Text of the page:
A beneficial loan is made by your company to someone it either employs or will employ in the near future where the loan is not repaid in full at the employee’s next payday.
Generally, beneficial loans to employees are made with no interest payable or at a rate of interest which is lower than that prescribed by HMRC.
The current rate is 2.5%. You can see a breakdown of the historical rates applied by HMRC by clicking here.
Ultimately, whether you make loans to members of your staff is a policy decision for you and your board.
The generally perceived advantages of offering loans to employees are:
- by being seen to want to help a member of staff in some financial difficulties, you increase the loyalty of that member of staff to the business,
- severe financial worries can have a strong negative bearing on the quality of work that a staff member carries out for you, and
- if the staff member turns to a Wonga-type payday lender or, worse still, an illegal doorstep lender, this injection of cash may provide temporary respite from their financial worries however, when it comes to repaying the loan, the stress the staff member suffers may be degrees worse because of the amount they have to repay.
Arguments against offering loans to employees are:
- there is little to no chance of recovery of the loan if large enough if the staff member suddenly disappears,
- if you know that the staff member spends his or her money on frivolous or destructive activities (for example, alcohol or illegal drugs), your loan may be supporting their habit, and
- if one person gets a loan, many more may come forward and it will be difficult to turn them down, even if the company is suffering from cash flow issues.
If the beneficial loan you make to your employee is less than £10,000, the loan is not treated as a taxable benefit.
This £10,000 limit applies to all loans made over the course of the financial year. If you make three loans of £3,000 to your staff member over the year, it is not a taxable benefit. However, a fourth loan of £1,001 or more would mean that the entire sum of the loans during the year would become a taxable benefit.
Once the amount lent to your employee exceeds £10,000, the loans are now taxable.
The amount of tax will be due on the difference between what your employee paid (or did not pay) in interest and the amount of interest they would have paid had they borrowed the money at HMRC’s rate (currently 3%).
If this is the case, you’ll have to complete a form P11D Working Sheet 4
In any loan agreement, beneficial or not, always make sure you get them to sign a document authorising deductions from their salary.
The more detailed the agreement is, specifically when it comes to how much will be taken from the employee’s wage packet and on what date, the better. Without this evidence, if your employee leaves or is fired, you may be open to a claim of unlawful deduction from wages.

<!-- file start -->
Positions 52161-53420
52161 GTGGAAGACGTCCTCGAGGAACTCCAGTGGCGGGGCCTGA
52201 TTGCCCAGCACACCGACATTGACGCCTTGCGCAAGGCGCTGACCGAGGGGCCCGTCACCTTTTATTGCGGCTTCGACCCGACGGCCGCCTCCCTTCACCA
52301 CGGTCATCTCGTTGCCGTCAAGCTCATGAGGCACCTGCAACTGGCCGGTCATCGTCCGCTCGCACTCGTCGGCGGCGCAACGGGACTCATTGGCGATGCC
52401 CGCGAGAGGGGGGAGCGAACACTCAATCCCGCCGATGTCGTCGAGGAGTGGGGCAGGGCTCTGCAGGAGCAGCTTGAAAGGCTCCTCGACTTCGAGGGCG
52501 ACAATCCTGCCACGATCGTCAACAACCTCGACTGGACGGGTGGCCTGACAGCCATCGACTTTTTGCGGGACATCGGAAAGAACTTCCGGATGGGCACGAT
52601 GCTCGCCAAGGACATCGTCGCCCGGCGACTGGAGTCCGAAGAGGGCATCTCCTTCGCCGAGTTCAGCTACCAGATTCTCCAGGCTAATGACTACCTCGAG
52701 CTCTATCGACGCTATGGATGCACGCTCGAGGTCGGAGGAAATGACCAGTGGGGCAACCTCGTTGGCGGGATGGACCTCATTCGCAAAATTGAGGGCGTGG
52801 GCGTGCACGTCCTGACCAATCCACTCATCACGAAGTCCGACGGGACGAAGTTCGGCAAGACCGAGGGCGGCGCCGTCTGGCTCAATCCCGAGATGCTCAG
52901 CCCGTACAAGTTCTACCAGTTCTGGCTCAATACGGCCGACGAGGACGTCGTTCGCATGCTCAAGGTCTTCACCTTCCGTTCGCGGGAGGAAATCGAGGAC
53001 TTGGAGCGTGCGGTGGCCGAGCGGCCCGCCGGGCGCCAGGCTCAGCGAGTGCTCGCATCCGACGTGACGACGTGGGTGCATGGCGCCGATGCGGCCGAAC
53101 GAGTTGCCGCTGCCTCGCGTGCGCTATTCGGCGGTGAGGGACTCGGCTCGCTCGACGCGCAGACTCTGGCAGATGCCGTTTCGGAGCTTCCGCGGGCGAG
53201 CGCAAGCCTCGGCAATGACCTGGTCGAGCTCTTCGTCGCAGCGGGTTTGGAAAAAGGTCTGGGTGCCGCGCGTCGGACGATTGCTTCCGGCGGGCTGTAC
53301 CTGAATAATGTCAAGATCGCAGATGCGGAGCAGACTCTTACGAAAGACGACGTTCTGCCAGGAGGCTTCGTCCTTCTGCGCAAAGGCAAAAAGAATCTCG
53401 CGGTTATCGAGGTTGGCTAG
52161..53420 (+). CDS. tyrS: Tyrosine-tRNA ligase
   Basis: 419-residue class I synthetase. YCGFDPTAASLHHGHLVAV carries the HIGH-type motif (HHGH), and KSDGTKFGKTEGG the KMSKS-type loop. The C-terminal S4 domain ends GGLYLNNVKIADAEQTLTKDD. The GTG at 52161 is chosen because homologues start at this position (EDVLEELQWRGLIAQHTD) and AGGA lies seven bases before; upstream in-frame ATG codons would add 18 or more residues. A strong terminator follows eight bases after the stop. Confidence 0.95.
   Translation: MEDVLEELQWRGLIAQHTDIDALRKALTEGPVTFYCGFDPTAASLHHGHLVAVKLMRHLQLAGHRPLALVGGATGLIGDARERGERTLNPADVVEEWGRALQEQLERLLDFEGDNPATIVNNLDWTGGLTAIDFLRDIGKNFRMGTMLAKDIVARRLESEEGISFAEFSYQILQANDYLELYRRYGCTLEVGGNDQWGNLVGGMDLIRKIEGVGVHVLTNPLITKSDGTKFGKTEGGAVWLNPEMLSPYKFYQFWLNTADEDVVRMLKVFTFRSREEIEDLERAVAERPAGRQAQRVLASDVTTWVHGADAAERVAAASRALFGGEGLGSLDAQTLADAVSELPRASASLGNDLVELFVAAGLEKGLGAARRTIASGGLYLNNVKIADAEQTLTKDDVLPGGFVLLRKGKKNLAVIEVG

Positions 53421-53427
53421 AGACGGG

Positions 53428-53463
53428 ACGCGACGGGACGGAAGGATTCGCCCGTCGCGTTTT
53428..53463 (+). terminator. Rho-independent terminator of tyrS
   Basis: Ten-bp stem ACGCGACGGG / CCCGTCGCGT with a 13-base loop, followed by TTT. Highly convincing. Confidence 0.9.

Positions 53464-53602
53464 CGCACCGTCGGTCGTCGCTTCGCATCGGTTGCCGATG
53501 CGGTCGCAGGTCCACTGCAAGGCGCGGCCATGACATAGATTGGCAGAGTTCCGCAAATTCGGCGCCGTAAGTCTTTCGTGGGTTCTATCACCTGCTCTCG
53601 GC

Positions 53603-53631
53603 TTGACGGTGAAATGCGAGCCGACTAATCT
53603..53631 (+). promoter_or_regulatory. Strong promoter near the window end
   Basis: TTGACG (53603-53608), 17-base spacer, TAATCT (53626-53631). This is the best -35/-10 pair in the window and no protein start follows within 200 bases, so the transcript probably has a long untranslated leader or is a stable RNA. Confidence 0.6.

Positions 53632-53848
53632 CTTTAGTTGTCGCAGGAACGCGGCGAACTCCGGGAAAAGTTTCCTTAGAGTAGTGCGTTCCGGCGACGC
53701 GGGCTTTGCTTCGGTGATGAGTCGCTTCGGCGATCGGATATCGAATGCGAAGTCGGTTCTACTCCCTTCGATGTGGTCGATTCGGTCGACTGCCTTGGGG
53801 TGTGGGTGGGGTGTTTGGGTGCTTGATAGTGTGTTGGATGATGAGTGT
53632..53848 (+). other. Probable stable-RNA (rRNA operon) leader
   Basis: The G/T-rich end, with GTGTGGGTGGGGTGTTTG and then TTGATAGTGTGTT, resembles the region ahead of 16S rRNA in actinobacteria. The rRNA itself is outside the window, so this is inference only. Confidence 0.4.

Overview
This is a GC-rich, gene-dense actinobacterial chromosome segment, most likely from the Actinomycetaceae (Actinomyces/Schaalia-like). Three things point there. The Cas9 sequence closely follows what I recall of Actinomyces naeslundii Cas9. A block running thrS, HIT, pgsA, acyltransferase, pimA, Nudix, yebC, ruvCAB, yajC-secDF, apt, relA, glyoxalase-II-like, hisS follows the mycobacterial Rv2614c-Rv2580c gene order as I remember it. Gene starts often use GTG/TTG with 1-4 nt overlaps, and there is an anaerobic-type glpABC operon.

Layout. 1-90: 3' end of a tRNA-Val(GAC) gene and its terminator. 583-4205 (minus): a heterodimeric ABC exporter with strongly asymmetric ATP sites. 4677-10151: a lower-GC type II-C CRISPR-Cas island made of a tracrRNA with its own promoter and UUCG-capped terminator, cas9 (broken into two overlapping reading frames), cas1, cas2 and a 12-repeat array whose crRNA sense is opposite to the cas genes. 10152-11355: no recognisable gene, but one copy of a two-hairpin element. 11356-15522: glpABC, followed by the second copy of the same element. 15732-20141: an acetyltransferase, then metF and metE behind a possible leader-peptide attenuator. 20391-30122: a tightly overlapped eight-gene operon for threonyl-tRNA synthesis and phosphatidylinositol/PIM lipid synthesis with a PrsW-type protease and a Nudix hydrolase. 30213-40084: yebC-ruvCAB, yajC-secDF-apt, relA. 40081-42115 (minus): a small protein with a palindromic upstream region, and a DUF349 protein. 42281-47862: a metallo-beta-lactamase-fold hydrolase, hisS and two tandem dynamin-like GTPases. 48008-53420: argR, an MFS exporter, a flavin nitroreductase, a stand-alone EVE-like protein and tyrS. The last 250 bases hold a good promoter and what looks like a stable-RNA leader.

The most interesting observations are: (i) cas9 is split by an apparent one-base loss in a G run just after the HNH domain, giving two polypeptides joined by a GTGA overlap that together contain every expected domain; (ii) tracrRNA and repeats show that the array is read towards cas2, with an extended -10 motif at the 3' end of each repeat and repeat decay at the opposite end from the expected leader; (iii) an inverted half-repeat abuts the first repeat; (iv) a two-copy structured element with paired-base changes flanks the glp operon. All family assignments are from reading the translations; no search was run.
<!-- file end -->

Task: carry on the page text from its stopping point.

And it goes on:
If you lend money to an employee where the employee will make full repayment on the next pay run, there is usually no tax liability to worry about for either you or your staff member.
As with a beneficial loan, always ensure that you have a signed agreement from your employee that the full amount will be deducted from their following wages payment.
If HMRC perceives that a particular staff member is receiving too many loans, then they may insist that the way your employee is paid is reclassified.
For example, if you pay a staff member monthly and they ask every month for a short-term loan or advance, HMRC may insist that you change that staff member over from receiving pay once a month to receiving pay twice a month.
You can choose to write any type of loan to any employee off, whether the loan was beneficial or not.
If this happens, add the remaining amount of the loan to your employee’s gross pay in the current pay period. Your employee will pay more tax than normal on this payrun and you will be faced with a higher National Insurance Employers’ Contribution for that member of staff on the same payrun.
Try to resist writing off the loan in the event that an employee is fired or resigns. If that employee decides to take your company to a Tribunal and wins, you can deduct the remaining loan amount off against any award that they receive.
A loan of £10,001 and above may not be taxable if your company lends the money to someone related to you. HMRC will generally view this as a domestic loan because the loan was made on the basis that the borrower was a son, daughter, brother, sister, and so on.
Different rules apply to loans of any size from a company to an employee who is also a shareholder.
If the money is borrowed is so that your staff members can buy shares in your company (or your group company), this is considered as financial assistance. This is fine if your company (or group company) is a private limited company. Special rules govern public limited companies and we would advise you to seek advice from both Panthera and from your solicitor.
Loaning money to employees (with the exception of short-term loans) can be complicated. If an employee has asked for the company to lend them money, please call us today on 01235 768 561 or email email@example.com for more information.